What started off as an interesting story about a girl with an inexplicable ability to sense other people’s experiences through touch quickly became a generic YA contemporary novel.
Zenn Diagram is about a self-proclaimed math nerd named Eva Walker, who can sense other people’s struggles and feelings simply by touching them. She’s always had this power even when she was little where she gets visions, fragments, and glimpses (which she calls fractals) of what other people are going through. At first, she tries to solve them like a puzzle and help her friends in any way she can. But as she grew older, the fractals became more intense, dark, and personal that she decided to distance herself from her friends. That is until Zenn Bennett came into the picture. Eva soon realizes that Zenn is the only person she can touch without getting any fractals and she becomes determined to find out why.
This book’s premise is the reason I picked it up in the first place. It sounded like it would tackle Eva’s power in great detail and go on an in-depth character study about how it affected her and those around her. Sadly, none of those happened in the book. The characters were flat but had great potential for multi-dimensional development. The religious background of Eva’s family could have played a greater role as well as the erratic behavior of Zenn’s parents. The writing was fine, nothing remarkable. But the biggest let down for me was the lack of exploration of Eva’s condition. Imagine the possibilities of overlapping YA with science! The book would have had its edge over other books in the bookshelves right now if the author had not decided to take the worn-out path of teenage rebellion, hormones, and angst.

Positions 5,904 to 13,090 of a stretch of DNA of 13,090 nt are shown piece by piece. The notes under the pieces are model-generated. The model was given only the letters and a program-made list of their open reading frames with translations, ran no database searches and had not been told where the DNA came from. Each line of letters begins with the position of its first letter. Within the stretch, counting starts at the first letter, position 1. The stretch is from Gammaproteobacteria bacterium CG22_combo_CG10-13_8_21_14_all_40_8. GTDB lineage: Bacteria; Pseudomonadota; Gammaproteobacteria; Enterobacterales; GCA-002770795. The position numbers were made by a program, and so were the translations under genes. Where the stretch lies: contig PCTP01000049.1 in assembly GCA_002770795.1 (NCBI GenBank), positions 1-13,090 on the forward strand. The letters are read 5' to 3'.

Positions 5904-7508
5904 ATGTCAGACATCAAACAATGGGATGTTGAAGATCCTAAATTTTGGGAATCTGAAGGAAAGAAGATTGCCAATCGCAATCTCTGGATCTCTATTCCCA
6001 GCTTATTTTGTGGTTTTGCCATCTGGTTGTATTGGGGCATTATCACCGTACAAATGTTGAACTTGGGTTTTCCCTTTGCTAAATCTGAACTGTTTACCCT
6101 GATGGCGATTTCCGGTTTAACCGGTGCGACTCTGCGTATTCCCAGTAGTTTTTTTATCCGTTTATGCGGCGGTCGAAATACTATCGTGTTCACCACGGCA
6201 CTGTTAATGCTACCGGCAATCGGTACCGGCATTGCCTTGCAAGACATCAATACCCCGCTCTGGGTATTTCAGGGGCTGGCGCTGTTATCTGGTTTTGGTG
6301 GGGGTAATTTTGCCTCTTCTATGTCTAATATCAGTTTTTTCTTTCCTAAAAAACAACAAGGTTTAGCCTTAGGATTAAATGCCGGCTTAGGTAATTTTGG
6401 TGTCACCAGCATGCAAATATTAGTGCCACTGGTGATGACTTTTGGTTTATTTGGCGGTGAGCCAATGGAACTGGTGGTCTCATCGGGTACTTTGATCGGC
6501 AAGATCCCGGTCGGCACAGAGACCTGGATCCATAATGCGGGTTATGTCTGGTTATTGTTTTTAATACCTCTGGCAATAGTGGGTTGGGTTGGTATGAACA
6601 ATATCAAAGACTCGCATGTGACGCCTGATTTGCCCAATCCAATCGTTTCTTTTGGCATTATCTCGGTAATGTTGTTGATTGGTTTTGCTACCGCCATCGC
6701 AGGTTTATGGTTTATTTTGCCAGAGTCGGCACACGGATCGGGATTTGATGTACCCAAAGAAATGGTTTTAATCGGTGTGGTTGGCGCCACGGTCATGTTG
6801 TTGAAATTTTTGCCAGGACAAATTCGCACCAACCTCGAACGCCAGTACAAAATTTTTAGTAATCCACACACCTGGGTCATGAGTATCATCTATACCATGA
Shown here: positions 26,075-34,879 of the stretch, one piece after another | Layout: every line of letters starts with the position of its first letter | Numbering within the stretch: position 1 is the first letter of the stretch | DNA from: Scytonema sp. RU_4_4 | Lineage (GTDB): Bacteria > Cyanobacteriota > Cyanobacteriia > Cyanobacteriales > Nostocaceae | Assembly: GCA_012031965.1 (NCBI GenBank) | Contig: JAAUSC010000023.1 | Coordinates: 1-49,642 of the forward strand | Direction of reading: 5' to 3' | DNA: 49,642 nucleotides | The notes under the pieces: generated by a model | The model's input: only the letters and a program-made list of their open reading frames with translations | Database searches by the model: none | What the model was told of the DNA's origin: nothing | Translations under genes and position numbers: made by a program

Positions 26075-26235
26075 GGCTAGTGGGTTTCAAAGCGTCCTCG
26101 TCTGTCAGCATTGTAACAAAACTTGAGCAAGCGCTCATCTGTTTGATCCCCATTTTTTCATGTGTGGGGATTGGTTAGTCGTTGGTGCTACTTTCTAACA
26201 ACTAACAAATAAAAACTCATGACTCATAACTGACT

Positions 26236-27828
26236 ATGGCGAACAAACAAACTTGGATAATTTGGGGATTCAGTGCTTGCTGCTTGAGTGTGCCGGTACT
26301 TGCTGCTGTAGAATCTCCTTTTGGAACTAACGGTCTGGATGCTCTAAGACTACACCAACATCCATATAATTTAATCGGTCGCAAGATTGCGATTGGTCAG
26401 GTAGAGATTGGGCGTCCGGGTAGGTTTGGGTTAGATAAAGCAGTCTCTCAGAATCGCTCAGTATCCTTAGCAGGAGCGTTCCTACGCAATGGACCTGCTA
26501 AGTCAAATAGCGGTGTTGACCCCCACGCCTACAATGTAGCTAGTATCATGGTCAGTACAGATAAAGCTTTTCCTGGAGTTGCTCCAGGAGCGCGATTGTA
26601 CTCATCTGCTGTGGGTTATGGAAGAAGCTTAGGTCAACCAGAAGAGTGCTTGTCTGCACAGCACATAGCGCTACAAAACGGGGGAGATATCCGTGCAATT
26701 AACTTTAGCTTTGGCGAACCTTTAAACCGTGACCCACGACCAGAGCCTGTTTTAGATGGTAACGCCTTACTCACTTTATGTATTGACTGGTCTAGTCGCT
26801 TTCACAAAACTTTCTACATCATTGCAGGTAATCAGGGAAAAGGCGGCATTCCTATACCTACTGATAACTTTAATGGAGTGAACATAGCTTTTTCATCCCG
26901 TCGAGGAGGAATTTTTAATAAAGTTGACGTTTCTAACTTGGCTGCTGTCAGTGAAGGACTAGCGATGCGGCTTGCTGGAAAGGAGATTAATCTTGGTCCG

Rating: 2.5 out of 5 stars